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Wednesday, June 19, 2013

Baum - Tom, the Piper's Son - Keeping the Public in Public Domain

Frank Baum didn't only write the Oz books.  His first work, in 1897, was Mother Goose in Prose, a collection of stories that imaginatively expand upon some of the well-known rhymes.  It also was the first commission for the artist, Maxfield Parrish.  Fortunately for us and for the careers of Baum and Parrish, the book was moderately successful.  In Baum's case it let him give up a door-to-door sales job.

The stories seem to vary a bit in the level of maturity needed.  I've used the story of Humpty Dumpty with preschoolers, but I wouldn't think "Tom, the Piper's Son" would work that young.  This tale of the theft of a pig seems meant for school-age children.

By the way, Baum also wrote a rather unusual look at The Life and Adventures of Santa Claus.  This creative look at familiar stories and rhymes are great starters for encouraging children to try the same.  Later this month we will see yet another author's take on such expansions when I post Madge Bigham's Stories from Mother Goose Village.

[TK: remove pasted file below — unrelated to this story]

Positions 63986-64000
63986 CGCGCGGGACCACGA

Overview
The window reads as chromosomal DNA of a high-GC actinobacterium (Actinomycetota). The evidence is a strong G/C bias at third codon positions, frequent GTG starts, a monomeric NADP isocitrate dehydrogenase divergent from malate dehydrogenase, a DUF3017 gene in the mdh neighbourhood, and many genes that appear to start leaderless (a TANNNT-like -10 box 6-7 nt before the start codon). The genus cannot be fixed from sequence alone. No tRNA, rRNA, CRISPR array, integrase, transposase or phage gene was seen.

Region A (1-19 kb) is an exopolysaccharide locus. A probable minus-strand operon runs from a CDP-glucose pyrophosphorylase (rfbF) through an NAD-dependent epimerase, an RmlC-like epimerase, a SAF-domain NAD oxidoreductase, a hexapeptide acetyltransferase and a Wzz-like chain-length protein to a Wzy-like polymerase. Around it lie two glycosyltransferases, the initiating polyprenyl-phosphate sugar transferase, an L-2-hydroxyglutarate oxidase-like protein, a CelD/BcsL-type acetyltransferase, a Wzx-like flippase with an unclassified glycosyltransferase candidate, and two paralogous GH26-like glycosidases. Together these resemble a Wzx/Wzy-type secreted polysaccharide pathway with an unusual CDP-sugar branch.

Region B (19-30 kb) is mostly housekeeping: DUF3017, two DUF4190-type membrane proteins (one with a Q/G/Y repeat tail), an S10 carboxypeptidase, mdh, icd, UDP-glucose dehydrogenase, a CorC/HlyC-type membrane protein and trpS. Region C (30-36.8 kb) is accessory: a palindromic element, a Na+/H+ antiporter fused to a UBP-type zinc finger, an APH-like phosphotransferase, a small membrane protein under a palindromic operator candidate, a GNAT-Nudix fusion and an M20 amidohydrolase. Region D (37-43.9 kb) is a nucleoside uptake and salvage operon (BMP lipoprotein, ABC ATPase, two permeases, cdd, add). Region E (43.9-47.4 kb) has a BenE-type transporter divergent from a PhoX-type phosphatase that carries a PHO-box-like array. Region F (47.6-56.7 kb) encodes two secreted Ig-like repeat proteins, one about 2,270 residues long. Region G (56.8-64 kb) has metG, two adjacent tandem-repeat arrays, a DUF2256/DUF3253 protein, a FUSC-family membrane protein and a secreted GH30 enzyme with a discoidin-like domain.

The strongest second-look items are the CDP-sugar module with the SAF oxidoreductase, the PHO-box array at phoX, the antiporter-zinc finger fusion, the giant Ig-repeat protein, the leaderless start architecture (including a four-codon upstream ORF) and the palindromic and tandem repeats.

This is part of a series of bi-weekly posting of stories under the category, "Keeping the Public in Public Domain."  The idea behind Public Domain was to preserve our cultural heritage after the authors and their immediate heirs were compensated.  I feel strongly current copyright law delays this intent on works of the 20th century.  I hope you enjoy discovering new stories. 

Currently I'm involved in projects taking me out of my usual work of sharing stories with an audience.  My own library of folklore includes so many books within the Public Domain I decided to share stories from them.  This fall I expect to return to my normal monthly posting of a research project here.  Depending on response, I will decide at that time if "Keeping the Public in Public Domain" should continue along with my monthly postings.

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